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It's A Pandemic and Her Husband Clips Her Toenails

She can’t reach them. She can’t see them and the salons are closed. They aren’t that clean in the first place, and it’s something she definitely has to worry about during COVID, given her age.

He could do this for her, she had told herself. What else did he have to do with his time? Although he couldn’t see any better than she could. He used his glasses (the ones he only used when the light was bad). Since the pandemic, she’d noticed he’d been wearing them more. She noticed other things even though they were both retired and married for 50 years. There were some things that she was sure were never there, or maybe they were and she just never bothered to see them. Now she had no choice but to take a good look at this man she married.

His eyeglasses rested on his nose at an angle, looking like Santa Claus. His beard turned white these last few months. He never colored it like some men did. Her hair was gray now too. They might as well face up to their age.

He cradled her foot in his hand. Steady. He would be gentle. He wouldn’t slice the toe or clip the nail too far. She trusted him with this job. His blood pressure was good, hers was not. Even taking two blood pressure medicines, she still shook like a leaf. She did love her pizza, and yes, the saltshaker was always close at hand. But hypertension ran in the family. There was nothing to do about genetics, right?

She admitted that he did a lot of other things for her, like how he’d wash out the muffin tin. She never had the patience to scrub out the encrusted pieces of egg from the frittata she made that morning, yet he would do this for her without a grumble.

These small memories of their life together seemed to come out of nowhere.

She felt like a two-dimensional cardboardcutout of herself standing as still as possible to greet the people coming to her husband’s funeral. A locked expression. Red eyes, smeared mascara. She stared straight at the wall behind all the faces that came up to her to give mumbled condolences through every shape and color mask worn to stay safe. They were all being careful and practiced social distancing. So no hugs, and sometimes she didn’t even know who somebody was. She kept looking for a nail on the wall or something to focus on, yet trying to pay attention to the words that came through the masks and nodding at appropriate times or awkward breaks in the conversation. She nodded to each one individually, thinking she looked like one of those toy animal heads that bobbed in a sunlit window. Her right hand clenched a scrunched up Kleenex.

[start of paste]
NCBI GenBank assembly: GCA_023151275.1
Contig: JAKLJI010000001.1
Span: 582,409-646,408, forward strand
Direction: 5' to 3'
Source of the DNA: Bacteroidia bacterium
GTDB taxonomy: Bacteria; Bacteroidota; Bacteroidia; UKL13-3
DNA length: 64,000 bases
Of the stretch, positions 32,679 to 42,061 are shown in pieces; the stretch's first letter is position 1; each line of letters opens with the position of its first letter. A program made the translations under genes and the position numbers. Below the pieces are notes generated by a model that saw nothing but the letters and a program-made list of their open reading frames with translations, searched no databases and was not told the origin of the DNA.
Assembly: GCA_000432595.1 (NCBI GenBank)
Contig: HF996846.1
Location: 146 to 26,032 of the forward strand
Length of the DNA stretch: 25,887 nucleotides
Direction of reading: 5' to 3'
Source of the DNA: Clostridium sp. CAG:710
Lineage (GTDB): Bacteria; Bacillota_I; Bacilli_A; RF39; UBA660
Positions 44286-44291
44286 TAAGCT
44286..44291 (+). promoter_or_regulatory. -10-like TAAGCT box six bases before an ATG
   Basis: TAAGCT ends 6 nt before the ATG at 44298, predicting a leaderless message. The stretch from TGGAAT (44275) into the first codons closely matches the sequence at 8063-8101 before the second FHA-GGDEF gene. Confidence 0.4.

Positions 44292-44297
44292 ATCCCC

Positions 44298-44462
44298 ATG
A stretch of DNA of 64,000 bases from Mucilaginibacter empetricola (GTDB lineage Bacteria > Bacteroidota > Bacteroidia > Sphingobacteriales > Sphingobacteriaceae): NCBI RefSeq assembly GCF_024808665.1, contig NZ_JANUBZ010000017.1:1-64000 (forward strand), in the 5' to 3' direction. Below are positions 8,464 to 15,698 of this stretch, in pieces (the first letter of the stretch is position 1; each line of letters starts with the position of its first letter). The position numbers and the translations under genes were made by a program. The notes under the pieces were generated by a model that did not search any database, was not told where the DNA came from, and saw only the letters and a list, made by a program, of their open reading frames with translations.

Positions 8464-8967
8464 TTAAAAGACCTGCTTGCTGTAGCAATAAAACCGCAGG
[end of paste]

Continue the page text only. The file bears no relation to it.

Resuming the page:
At the same time, her mind tossed thoughts around like in a lottery ball machine. Remember: just take it one day at a time, just one thing, just focus on one thing. You can do this, give yourself some time, it will get better, you have time. Josie can do an estate sale. All his shoes in the closet, the vacuum filter – how do I change it again? The mowing, the lawn, the weeds, the dead lilac bush.

She put her hand on her chest. Only one thing.

She came home that night to a pair of recliners facing the plasma TV waiting silently. She knew that one of them would have to go. She would never sit in his. The remote next to his chair indignantly expecting her to turn on NASCAR. Not happening.

She let out a deep breath and opened her right hand to the sweaty decomposed Kleenex. A new drop dangled in the corner of her eye, ready to slide down her blistered face. She hurried into the bathroom to grab a fresh Kleenex. That’s when she spotted the toenail clippers gleaming up at her from the sink.

ROBIN SAUERWEIN is a NE Minneapolis writer. She teaches creative writing in the community. In her free time, Robin enjoys hiking, thrifting and spending time with her four grandkids.

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